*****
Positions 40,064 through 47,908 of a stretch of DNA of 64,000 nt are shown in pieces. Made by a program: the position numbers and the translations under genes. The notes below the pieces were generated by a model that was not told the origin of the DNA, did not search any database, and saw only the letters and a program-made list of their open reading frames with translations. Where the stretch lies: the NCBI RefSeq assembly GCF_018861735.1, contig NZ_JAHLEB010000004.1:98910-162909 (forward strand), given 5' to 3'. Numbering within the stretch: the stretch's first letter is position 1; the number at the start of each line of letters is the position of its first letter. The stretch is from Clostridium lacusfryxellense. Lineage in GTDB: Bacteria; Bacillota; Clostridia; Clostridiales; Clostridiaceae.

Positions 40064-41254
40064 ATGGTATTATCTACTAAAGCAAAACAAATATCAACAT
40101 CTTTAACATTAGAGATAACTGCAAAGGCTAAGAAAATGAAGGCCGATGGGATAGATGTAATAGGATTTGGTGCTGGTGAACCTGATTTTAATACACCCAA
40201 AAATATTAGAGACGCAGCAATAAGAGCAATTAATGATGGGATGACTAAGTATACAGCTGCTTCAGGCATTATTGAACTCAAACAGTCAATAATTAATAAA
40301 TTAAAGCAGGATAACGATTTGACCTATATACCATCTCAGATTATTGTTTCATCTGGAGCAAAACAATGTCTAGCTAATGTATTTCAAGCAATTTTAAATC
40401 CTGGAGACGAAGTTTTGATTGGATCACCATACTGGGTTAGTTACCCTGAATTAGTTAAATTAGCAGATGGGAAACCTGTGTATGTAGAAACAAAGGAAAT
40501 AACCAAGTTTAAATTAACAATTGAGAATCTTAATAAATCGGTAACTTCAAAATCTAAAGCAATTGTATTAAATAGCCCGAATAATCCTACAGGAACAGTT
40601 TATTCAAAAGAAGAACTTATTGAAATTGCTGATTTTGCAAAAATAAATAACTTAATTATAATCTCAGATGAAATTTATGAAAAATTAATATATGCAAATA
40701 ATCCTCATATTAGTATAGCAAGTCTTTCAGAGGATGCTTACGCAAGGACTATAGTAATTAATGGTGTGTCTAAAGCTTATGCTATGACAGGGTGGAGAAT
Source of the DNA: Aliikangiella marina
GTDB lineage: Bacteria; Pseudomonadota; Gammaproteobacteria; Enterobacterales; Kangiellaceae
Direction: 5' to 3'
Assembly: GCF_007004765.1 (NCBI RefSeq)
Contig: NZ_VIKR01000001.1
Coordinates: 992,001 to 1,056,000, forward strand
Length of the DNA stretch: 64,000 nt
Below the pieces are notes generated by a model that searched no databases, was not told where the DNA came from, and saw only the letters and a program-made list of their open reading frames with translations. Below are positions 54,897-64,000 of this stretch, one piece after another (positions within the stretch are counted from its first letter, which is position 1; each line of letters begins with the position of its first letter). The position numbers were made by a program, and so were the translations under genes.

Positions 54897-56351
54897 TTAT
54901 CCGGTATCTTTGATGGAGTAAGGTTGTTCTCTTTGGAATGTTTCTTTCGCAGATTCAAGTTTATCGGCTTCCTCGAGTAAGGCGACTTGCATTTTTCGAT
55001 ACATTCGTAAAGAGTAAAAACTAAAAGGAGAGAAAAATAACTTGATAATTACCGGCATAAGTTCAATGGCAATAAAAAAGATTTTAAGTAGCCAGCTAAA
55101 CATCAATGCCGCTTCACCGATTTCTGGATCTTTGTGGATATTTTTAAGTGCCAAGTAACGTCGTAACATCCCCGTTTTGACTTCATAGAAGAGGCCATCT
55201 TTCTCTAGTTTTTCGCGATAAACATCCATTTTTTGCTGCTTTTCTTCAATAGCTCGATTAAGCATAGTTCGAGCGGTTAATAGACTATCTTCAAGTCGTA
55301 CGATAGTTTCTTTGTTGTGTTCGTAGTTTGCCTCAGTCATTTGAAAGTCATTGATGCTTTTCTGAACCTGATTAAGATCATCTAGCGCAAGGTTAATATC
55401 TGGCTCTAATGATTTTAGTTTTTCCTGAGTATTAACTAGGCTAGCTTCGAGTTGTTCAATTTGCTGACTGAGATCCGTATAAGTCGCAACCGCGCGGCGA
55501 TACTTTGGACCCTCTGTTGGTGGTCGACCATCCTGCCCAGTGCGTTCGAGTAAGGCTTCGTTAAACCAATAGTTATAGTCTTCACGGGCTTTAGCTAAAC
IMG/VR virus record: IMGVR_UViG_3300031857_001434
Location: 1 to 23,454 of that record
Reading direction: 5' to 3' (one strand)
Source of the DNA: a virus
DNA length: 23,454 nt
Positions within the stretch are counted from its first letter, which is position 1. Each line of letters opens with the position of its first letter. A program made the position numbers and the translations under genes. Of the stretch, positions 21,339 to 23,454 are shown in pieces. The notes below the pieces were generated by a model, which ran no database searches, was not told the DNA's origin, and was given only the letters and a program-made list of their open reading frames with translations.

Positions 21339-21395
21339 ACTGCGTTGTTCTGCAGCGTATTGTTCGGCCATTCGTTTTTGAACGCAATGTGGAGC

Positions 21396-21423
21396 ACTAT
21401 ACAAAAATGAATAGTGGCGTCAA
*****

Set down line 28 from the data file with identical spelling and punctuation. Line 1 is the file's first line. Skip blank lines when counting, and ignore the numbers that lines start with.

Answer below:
IMG/VR virus record: IMGVR_UViG_3300031857_001434